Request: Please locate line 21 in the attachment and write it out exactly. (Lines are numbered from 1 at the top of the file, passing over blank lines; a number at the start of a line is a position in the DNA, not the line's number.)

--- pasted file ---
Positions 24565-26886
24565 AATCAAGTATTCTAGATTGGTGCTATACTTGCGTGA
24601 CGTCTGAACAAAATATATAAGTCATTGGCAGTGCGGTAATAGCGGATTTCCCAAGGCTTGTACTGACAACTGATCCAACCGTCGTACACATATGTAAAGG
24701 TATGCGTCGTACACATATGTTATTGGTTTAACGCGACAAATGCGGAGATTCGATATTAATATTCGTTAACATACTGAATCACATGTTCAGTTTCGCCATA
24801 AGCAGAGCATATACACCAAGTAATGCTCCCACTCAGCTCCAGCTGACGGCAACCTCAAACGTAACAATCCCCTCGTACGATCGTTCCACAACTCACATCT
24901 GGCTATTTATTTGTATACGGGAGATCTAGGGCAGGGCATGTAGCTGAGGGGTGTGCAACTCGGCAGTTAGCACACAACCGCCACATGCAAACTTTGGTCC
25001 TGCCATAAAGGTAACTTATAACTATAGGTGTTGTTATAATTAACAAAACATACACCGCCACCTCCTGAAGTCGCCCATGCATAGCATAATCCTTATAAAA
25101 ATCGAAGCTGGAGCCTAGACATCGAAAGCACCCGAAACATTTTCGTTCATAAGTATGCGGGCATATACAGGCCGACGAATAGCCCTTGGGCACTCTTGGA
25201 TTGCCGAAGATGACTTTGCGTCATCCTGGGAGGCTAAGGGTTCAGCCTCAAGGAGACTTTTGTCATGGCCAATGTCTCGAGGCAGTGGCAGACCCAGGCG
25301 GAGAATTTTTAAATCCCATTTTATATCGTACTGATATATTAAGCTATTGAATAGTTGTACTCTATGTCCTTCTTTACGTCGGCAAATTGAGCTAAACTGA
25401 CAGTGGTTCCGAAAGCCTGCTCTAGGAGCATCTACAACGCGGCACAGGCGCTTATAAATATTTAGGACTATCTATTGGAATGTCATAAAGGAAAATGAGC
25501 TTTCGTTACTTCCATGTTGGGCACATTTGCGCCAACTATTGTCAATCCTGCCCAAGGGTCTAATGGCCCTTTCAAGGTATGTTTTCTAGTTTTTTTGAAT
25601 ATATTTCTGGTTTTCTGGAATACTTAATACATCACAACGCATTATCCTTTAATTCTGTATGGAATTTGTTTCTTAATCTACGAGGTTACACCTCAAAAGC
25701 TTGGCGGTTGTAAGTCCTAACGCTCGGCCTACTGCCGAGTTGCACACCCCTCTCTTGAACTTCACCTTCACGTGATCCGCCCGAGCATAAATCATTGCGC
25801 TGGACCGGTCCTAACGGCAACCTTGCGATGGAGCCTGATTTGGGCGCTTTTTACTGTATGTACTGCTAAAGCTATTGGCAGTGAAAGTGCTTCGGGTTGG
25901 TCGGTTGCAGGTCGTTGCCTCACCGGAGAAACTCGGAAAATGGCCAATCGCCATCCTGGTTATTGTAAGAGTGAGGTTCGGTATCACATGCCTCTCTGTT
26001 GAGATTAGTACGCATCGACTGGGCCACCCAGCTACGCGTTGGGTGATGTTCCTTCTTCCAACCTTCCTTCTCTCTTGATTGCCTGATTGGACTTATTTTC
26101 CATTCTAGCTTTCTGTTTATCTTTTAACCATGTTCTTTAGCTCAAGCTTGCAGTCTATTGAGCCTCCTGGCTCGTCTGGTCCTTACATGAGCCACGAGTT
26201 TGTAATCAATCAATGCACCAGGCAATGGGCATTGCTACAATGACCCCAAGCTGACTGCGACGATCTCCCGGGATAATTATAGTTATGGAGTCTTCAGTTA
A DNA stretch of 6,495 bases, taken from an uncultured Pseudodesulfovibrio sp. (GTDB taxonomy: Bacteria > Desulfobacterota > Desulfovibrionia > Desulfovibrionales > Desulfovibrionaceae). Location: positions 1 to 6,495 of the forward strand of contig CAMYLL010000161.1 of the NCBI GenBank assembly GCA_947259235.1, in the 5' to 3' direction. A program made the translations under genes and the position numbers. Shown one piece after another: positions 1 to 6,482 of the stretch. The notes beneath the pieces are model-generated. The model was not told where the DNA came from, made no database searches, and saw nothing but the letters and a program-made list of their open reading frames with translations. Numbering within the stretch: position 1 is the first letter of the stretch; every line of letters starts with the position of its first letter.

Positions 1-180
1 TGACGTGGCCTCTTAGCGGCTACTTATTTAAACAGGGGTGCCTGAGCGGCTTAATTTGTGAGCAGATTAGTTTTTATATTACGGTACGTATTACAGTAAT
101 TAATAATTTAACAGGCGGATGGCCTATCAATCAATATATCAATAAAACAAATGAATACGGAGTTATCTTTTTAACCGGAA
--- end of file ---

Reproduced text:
Positions 1-180